Bryson City Seasons — Death by Emotion (Part 2)

This is from the sixth chapter from my best-selling book, Bryson City Seasons, which is the sequel to Bryson City TalesI hope that you’ll enjoy going back to Bryson City with me each week, and that if you do, you’ll be sure to invite your friends and family to join us.


One Sunday afternoon I was on call when Millie called the house. “Doc, we got a home death we need you to go see.”

At that time in North Carolina, if someone didn’t die in a medical facility, the medical examiner had to be called to the scene, just to be sure there was no foul play. So I left our home on Hospital Hill and drove up Deep Creek Valley.

The old ramshackle home was located on a dirt road just up “Toot Holler.” A Swain County sheriff’s car was parked perilously at the edge of the road—leaning menacingly toward the small creek ten feet below. I parked—in the middle of the road—and walked up to the house. Deputy Sheriff Dan Rogers met me at the door.

“Doc, sure looks natural. This ole lady’s been up here all alone for years. Hardly ever left the house or had any visitors.”

As I ducked to enter the undersized door, he followed me, continuing his soliloquy. “She had a friend who came up once in a while. It was her friend who found her here this evening and called us.”

And there she was. Anne Smith. Her porcelainlike skin was white and smooth. She had surprisingly few wrinkles for someone born well over a half century earlier. I suspected she saw very little sunlight in her days. She was stone-cold and stiff as a board. Rigor mortis had set in.

There was no sign of foul play. No indication of a struggle or a seizure. By all outward signs she had died quietly, peacefully. As I examined her, I ran through possible causes of death in my mind. Heart attack? Heart irregularity? Infection? Stroke? Brain hemorrhage? Poisoning? All were possible, but only an autopsy could tell for sure. As I was contemplating the possibilities, the deputy lobbed a theory I hadn’t seriously considered.

“I’ll tell ya what she done died of, Doc,” he began slowly, almost thoughtfully. “This here woman died of loneliness.” He stood there looking down at the body, rubbing his chin whiskers. “You can put whatever you want on that death certificate, but I’ll tell you what, son, she done died of loneliness. I see it all the time.”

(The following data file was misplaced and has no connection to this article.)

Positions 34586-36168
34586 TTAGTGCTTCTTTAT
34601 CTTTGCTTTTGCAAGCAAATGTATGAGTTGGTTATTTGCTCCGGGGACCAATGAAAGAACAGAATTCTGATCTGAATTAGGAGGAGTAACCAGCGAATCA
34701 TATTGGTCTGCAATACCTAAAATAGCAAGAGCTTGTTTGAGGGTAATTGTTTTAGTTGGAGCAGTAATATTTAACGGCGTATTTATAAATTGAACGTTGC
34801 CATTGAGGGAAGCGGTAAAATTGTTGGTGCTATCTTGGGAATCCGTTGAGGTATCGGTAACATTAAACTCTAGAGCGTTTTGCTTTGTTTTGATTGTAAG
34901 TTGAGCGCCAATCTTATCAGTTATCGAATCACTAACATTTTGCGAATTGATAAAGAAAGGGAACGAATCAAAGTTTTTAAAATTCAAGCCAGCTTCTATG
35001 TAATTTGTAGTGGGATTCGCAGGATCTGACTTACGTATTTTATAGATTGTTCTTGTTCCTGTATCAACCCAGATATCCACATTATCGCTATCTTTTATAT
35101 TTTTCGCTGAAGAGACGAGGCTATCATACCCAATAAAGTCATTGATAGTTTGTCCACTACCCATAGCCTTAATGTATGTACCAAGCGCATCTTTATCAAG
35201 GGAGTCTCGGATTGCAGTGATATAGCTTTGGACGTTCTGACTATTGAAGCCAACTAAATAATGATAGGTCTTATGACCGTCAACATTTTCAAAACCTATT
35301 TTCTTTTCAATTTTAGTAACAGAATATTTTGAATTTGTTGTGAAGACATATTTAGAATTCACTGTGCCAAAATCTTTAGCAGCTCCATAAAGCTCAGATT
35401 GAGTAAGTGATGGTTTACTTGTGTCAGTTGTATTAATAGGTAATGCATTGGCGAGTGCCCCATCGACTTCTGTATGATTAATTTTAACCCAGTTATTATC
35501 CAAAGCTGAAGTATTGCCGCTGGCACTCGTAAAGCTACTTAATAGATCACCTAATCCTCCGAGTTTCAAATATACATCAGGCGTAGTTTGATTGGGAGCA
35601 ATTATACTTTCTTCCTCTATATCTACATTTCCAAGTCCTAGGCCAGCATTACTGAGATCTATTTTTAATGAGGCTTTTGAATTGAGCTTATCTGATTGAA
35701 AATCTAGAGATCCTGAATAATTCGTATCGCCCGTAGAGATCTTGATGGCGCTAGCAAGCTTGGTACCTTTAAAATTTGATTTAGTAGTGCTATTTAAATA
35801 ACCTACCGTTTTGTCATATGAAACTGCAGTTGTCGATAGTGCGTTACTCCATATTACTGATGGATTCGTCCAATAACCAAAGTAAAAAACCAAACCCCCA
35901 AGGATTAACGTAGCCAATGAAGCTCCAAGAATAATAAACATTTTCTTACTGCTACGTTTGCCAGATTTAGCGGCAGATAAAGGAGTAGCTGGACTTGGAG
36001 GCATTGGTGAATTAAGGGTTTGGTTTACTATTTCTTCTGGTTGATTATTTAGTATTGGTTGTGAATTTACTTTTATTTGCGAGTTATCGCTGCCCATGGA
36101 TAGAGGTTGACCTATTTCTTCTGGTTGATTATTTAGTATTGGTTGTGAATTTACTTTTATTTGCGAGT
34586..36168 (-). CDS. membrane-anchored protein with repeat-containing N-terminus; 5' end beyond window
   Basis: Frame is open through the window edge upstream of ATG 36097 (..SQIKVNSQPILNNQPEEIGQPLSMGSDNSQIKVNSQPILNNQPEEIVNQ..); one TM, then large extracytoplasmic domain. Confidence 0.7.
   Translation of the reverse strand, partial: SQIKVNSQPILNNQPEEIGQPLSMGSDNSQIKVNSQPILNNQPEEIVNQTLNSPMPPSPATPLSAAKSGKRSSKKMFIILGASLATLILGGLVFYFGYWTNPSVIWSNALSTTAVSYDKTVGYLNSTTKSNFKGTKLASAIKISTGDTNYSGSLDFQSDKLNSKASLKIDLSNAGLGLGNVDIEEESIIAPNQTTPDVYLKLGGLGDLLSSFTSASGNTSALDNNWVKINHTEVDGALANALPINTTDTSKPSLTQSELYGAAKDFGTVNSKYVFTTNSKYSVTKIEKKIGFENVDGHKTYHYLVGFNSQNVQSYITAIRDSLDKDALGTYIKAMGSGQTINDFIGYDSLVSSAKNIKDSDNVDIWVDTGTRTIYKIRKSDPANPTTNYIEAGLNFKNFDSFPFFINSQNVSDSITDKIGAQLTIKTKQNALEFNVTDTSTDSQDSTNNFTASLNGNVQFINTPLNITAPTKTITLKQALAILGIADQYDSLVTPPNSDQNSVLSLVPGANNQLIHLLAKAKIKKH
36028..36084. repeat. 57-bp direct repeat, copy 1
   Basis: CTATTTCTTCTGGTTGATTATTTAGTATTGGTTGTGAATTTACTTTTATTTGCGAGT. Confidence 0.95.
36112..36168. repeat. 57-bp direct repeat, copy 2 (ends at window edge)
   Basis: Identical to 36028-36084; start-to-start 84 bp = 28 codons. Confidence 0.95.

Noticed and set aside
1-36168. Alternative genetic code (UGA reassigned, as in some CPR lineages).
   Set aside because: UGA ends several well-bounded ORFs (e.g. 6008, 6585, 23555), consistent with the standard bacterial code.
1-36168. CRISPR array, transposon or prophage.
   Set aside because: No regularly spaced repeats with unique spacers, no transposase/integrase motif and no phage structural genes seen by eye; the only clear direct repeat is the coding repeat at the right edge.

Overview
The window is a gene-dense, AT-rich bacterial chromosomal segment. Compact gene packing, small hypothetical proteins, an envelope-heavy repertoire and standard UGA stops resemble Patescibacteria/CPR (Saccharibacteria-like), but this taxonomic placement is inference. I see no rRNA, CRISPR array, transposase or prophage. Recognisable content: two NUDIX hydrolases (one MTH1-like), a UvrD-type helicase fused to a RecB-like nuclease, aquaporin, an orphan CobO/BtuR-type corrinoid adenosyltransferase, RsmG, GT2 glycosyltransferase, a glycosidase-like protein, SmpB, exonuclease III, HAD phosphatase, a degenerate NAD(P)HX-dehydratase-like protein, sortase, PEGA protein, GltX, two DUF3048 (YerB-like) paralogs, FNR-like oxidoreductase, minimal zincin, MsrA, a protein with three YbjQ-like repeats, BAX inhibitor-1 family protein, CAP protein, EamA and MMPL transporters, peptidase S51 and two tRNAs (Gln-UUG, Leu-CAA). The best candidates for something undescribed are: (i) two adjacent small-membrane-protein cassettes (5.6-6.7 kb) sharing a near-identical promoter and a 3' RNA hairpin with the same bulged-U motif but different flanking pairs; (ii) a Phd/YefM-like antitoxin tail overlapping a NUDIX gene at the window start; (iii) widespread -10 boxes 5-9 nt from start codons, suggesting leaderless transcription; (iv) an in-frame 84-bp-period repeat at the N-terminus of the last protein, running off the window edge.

He turned and walked out.

The autopsy results arrived at my office the next week. The conclusion? Anne had arteriosclerosis (hardening of the arteries) and very early and very mild coronary artery disease. She also had stones in her gallbladder, fibroids in her uterus, and benign tumors in both of her breasts. There were signs in her brain of mini-strokes, and her teeth were in poor shape. But there was no obvious cause of death. No evidence of a massive stroke or heart attack or poisoning or infection. The pathologist declared it to be a natural death. I guessed that the medical cause of death was cardiac arrhythmia—her heart had developed an abnormal and irregular beat that proved to be fatal.

But I suspected in my heart of hearts that the deputy sheriff was right.


The next day Pastor Ken Hicks and I had lunch together at Super Swain Drugs. I shared with Ken my experience with the deputy and Anne Smith.

“It just makes sense,” Ken commented. He had completed seminary the year before and had come to Bryson City Presbyterian Church, his first church, with his wife, Tina. Ken’s dad was an internist and also a well-known lay minister.

“Walt, what we were taught in seminary—and what I’m finding to be true—is that when people feel loved, nurtured, appreciated, valued, and cared for, they are much more likely to be happy.”

I nodded. “I think you’re right, Ken. In my psychology course in medical school, we were taught that people who are involved in social groups have a much lower risk of getting sick. And if they do become ill, they have a much greater chance of surviving.”